Illinois Cops Confiscate $128,000 In Single Forfeiture Stop With No Criminal Charges

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Anders Hagstrom Justice Reporter
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Illinois police confiscated $128,000 in a brief civil forfeiture hearing Thursday where the property owner was not present, nor had he been charged with a crime.

Galesburg police officer Mike Ingles testified that the money, confiscated from 21-year-old Deshawn Oliver on Jan. 23, was almost certainly drug money, according to the Galesburg Register-Mail. Oliver’s travel itinerary took him from New York to Chicago by train and then from Chicago to California. Ingles suspected the route was for drug trafficking and interrogated Oliver in his sleeper car, where he found the $128,000 in vacuum-sealed plastic bags.

Oliver was not notified that the forfeiture proceedings were taking place Thursday morning.

Ingles claimed Oliver initially denied having more than $10,000 in cash with him, only admitting to having more than that when Ingles moved to search his bag. Oliver explained the cash at the time by saying it was his life savings, but Detective Lane Mings testified that Oliver’s work history didn’t line up with that story.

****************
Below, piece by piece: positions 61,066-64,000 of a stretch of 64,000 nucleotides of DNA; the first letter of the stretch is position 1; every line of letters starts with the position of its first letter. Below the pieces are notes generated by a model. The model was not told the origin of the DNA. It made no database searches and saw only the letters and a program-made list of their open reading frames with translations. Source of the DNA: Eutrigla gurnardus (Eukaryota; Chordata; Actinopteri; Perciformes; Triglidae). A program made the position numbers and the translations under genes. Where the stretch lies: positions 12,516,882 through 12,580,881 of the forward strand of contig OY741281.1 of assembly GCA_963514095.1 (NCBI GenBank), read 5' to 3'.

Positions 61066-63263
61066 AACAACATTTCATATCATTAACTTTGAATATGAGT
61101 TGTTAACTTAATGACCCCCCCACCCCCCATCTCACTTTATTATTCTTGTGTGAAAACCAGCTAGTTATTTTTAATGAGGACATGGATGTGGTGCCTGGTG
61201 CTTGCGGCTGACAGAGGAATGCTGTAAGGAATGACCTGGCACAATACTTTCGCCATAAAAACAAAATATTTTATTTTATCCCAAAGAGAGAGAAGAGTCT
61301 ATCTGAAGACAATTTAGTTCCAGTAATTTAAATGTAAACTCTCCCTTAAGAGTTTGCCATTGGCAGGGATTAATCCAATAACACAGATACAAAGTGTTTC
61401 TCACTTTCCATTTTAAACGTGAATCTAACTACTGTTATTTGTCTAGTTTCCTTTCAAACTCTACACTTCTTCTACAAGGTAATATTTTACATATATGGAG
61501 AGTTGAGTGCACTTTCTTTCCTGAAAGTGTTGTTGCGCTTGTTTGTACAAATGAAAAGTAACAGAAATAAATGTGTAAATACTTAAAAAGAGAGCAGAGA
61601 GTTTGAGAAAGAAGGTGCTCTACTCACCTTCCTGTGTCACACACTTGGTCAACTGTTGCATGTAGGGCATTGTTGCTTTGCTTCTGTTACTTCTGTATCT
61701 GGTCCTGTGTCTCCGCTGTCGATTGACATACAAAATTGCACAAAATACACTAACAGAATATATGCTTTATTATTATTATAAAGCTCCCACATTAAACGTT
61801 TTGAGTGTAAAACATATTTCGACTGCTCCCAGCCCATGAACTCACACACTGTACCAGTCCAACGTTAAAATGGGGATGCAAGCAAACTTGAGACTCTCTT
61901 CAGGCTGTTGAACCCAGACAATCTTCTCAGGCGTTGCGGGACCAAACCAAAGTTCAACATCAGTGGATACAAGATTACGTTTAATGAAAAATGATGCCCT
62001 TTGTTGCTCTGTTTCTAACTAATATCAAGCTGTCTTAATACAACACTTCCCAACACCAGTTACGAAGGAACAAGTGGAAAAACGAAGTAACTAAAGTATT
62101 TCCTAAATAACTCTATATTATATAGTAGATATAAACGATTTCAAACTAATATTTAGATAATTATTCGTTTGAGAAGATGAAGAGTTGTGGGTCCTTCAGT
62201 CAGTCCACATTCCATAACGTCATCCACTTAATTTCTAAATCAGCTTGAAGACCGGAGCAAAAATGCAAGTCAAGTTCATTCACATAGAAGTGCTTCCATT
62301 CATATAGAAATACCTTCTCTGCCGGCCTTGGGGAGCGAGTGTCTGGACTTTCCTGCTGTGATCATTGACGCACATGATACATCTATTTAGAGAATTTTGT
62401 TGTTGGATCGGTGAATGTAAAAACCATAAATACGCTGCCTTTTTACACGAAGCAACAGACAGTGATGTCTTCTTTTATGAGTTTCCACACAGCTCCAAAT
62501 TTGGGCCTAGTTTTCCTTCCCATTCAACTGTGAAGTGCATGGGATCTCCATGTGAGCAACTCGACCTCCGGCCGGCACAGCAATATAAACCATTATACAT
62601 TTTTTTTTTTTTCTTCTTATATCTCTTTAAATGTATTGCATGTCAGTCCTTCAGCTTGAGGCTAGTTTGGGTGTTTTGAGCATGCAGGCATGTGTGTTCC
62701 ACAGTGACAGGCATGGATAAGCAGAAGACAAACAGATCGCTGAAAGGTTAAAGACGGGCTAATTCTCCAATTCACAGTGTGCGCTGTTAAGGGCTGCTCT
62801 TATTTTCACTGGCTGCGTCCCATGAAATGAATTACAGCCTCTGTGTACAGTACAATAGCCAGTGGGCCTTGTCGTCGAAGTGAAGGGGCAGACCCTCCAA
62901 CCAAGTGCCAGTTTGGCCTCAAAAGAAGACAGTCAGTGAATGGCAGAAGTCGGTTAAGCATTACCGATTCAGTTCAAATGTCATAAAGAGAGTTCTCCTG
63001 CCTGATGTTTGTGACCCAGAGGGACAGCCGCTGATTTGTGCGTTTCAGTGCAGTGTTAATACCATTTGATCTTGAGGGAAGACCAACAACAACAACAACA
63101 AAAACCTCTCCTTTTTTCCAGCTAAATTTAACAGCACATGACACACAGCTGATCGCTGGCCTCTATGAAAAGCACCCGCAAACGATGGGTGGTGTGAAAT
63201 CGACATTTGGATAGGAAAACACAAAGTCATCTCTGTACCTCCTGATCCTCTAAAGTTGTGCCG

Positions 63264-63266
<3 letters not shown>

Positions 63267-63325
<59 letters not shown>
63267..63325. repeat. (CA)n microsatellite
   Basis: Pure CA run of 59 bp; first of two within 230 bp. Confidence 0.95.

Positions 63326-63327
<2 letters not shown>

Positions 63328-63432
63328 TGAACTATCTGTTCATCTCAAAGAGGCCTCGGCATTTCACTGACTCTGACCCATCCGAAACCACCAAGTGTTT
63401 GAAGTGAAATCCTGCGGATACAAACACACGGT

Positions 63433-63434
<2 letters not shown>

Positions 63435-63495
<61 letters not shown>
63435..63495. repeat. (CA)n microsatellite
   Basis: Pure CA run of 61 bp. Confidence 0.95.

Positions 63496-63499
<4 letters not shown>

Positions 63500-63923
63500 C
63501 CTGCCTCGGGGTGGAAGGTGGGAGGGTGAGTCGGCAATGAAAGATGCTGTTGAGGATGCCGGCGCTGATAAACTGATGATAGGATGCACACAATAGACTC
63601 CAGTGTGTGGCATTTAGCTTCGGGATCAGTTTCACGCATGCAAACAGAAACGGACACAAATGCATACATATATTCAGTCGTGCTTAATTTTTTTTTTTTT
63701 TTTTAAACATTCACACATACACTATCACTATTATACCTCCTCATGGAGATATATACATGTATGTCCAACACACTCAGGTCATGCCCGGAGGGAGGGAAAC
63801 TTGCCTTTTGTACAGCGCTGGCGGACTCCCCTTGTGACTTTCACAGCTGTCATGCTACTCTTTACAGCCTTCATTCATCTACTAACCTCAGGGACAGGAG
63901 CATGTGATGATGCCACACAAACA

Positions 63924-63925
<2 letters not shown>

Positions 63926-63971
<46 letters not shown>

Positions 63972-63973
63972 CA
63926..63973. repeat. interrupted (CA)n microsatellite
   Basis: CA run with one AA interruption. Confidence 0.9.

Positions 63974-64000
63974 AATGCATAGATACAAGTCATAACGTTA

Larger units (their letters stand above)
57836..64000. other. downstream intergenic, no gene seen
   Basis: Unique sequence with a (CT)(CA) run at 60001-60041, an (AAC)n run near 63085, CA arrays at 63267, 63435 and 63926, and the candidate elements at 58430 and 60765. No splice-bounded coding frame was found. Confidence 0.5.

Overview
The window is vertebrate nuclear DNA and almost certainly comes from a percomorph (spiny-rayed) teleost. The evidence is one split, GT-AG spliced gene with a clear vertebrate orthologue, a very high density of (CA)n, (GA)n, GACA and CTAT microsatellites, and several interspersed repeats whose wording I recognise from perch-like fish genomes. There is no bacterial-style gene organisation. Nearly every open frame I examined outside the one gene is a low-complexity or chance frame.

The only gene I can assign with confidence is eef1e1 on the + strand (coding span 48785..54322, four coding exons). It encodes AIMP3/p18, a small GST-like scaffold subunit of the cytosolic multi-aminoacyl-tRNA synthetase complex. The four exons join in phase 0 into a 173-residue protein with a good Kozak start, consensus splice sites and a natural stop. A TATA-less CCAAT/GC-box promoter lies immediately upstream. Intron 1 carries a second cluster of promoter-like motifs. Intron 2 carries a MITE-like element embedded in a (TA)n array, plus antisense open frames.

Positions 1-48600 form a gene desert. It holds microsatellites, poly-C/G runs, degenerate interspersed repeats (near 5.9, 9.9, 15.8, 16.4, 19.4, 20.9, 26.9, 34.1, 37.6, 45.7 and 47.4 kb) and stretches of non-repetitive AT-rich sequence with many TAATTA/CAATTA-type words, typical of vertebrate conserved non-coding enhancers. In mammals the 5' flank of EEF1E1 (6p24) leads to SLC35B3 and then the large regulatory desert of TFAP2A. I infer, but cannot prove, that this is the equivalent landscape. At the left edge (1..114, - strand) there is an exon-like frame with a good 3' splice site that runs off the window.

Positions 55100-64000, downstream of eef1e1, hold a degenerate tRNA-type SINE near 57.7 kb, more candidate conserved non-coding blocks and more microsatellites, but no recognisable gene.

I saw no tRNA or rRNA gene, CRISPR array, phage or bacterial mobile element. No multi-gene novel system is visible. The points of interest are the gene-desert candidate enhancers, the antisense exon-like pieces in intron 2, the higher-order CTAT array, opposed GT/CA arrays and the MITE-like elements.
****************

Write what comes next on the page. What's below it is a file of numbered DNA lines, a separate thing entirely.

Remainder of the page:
“It comes from illegal activity,” Mings said. “There is no doubt in my mind this is from illegal activities.”

Ming admitted that police had recently confiscated and returned sums of $60,000 and $100,000 following unwarranted forfeitures, but he argued the department took these cases very seriously.

Illinois received a D- for their civil asset forfeiture laws, according to a 2014 study conducted by the Institute for Justice, making it one of the 10 worst states in the country. Police must only show that a “preponderance of the evidence” indicates that property was involved in a crime in order to forfeit it. Additionally, the burden of proof is on the owner to prove his property’s innocence, the opposite of criminal cases.

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Once the property has been confiscated, 90 percent of the proceeds go to law enforcement itself, creating a worrying incentive.

Police claim the practice is essential to effectively combating the drug trade where criminal charges are often difficult to prove. The law directs law enforcement not to use forfeiture as an alternative means of securing funding, but police departments across the country have been found doing just that.

Police will conduct another hearing on the cash in roughly 45 days, and the state will notify Oliver of this hearing by mail.

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